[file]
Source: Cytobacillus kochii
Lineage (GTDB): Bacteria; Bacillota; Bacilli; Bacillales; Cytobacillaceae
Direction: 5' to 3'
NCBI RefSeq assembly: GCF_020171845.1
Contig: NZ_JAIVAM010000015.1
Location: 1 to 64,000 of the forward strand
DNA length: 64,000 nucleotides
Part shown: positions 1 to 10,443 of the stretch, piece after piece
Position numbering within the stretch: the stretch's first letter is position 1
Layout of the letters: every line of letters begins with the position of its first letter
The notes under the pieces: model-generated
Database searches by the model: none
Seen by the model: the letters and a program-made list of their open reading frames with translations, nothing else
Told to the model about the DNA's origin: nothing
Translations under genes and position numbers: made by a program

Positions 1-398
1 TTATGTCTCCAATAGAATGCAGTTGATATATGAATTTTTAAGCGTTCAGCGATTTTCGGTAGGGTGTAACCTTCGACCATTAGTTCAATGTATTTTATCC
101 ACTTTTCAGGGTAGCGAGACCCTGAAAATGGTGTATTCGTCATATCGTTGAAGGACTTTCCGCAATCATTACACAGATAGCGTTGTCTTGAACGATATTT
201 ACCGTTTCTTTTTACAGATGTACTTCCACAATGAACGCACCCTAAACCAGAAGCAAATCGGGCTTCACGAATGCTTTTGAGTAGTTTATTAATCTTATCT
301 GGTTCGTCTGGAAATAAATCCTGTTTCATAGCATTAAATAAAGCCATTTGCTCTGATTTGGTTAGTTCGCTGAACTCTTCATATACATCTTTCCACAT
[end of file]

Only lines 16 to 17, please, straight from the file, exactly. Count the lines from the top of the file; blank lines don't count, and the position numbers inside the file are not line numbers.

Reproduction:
Positions 1-398
1 TTATGTCTCCAATAGAATGCAGTTGATATATGAATTTTTAAGCGTTCAGCGATTTTCGGTAGGGTGTAACCTTCGACCATTAGTTCAATGTATTTTATCC